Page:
Is the entire business you run just you? Do you handle all the hats, and need to work every second, and still feel like something falls through the cracks every time you’re on top of things?
Well, first off, don’t be self-critical. You’re doing the work of ten people, maybe more. That’s impressive by itself, and any entrepreneur that gets a business off the ground is a superhero among many. It’s not easy, and that’s okay.
But, at some point, likely before you can hire out work, it might just hit a final boiling point. The spot where one cannot do it all, even if they tried. You should have already done this, but when that problem does come along, there’s only one thing for it: organize everything.
I know that it’s perhaps the most irritating bit of advice in the world and might even actively make you angry at me for saying it: but everyone has the same hours in the day, and it is up to us how we spend them.
Now, if you have a health condition or something actually out of your immediate control, there may be less time for you to do things. But that only means you must manage your time better than most. If you have less time, then you need to be more efficient with it.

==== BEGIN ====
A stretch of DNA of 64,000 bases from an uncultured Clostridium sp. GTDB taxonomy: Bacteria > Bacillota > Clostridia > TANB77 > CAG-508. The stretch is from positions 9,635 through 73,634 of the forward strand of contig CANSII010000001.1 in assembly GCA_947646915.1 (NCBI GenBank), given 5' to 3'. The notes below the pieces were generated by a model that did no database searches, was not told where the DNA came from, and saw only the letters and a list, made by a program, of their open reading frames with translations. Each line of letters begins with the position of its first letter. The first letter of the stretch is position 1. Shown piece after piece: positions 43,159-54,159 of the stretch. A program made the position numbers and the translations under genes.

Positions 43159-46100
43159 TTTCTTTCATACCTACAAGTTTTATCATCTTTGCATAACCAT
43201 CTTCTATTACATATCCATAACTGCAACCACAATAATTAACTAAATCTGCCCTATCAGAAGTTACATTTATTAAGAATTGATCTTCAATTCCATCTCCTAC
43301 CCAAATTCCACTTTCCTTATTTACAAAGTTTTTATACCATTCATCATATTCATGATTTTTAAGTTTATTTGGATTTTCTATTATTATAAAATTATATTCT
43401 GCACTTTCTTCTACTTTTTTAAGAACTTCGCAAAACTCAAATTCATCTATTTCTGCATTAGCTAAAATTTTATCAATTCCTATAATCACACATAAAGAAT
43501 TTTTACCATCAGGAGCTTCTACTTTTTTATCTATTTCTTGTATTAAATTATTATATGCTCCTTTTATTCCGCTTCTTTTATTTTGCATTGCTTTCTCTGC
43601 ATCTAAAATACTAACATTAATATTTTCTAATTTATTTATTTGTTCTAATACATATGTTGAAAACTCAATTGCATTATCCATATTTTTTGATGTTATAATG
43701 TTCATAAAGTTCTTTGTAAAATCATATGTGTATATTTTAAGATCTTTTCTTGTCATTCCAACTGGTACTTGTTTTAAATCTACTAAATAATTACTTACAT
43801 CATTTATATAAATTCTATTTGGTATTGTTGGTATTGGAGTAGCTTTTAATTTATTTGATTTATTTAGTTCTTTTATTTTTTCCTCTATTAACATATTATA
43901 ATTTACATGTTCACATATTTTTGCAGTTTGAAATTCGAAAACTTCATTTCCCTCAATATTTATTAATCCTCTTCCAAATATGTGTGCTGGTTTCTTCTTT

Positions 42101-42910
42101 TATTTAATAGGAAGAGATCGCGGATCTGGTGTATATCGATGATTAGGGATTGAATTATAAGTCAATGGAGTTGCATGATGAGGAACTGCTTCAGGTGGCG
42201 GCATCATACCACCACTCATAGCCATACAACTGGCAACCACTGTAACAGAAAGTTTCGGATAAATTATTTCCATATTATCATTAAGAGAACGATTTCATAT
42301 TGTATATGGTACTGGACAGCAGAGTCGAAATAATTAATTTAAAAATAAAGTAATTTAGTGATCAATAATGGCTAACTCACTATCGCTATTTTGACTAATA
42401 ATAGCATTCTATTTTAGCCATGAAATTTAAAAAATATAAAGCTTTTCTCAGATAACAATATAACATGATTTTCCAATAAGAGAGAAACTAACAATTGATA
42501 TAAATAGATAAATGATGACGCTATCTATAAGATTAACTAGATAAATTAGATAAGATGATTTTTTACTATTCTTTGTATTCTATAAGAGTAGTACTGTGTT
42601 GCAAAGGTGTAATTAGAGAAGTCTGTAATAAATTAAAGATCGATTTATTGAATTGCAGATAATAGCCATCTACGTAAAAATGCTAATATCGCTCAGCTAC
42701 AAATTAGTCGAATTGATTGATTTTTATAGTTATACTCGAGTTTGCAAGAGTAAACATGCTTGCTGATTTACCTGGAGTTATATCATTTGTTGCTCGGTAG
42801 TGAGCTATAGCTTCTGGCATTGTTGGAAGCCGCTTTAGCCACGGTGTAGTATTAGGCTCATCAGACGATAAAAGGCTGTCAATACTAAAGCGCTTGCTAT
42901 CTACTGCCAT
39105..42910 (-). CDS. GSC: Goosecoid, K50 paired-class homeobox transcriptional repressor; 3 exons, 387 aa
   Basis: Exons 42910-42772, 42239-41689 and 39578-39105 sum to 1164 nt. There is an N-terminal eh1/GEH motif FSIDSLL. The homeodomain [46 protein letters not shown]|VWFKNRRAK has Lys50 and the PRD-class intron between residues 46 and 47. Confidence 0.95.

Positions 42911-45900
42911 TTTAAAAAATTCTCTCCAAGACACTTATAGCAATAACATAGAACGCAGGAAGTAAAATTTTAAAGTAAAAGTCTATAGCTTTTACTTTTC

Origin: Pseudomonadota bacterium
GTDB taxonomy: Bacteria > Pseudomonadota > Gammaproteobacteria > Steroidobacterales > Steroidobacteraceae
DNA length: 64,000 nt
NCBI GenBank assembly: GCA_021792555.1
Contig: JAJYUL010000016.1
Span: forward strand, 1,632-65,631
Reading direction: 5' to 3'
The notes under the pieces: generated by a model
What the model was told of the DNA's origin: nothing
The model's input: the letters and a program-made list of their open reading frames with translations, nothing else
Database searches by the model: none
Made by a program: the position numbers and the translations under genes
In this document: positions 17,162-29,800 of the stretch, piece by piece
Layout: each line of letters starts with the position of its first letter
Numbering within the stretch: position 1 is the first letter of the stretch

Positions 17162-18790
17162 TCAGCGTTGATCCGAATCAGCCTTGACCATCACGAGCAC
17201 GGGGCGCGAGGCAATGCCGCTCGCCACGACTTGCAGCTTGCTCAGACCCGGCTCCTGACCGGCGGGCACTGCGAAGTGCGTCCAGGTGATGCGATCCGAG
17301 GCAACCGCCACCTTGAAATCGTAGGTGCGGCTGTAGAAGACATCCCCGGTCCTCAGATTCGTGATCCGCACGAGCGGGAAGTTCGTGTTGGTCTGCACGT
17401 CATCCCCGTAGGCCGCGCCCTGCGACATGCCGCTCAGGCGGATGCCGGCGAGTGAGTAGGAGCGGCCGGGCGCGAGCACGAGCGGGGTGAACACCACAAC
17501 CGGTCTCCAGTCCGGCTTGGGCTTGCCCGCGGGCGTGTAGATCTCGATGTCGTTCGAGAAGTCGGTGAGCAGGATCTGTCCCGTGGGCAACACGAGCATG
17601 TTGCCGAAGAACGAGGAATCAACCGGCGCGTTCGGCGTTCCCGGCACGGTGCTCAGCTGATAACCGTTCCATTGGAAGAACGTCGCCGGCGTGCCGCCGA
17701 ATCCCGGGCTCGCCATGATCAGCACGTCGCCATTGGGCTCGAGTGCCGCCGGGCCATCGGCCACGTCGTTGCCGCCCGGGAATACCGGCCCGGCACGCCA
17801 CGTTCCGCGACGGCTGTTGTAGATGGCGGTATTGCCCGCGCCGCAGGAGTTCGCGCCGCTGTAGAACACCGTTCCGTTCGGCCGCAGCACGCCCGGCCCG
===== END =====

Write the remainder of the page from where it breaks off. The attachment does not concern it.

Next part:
But how to do that? Well, the trick is to eliminate as many tiny lags as possible.
What do I mean by lag? I mean when one mentally wanders between tasks. The “let me check social media” moments. There’s nothing wrong with breaks, nothing terrible about taking some time to recharge. If you burn yourself out, you’ll lose quite a lot of time indeed.
The danger isn’t breaks; it’s uncontrolled breaks. Breaks with no plan or purpose to them.
This method doesn’t even have to be regimented. It can be as simple as, “once I get done with this task, the rest of the day is mine.” That’s still being time-efficient because you’re taking the hours and making them about something. It’s “break time,” instead of aimlessness.
The real trick, the big one, is to do a task, finish it, and then know what the next thing you need to do is, and get on it right away. Even if all the tasks are disparate or random. Even if the task cannot be done to the clock, and requires absolute focus, then you simply look over what’s left to do once you’re done.
The more you know what you need to do ahead of time, the fewer distractions come into play, and the more efficient a single person can be. This is why managers in companies exist—you’ve just become your own manager.
So, when the clock is too short, and the actions needed much too long, you get to organizing. It’s not a waste of time and supersedes all but the most pressing of tasks.
Organize, and things will become smoother. Organize and you can get more done. Organize, and when you hire workers, the systems are all in place for them. There are websites to track tasks and notebooks that do the same. Apps exist and plenty of resources have practical steps one can learn. Try them, test them, find the best for you.
Everyone has the same time in a day, but you can spend them effectively, and reap the rewards of the reclaimed chunks of time.
And the very real compounding success.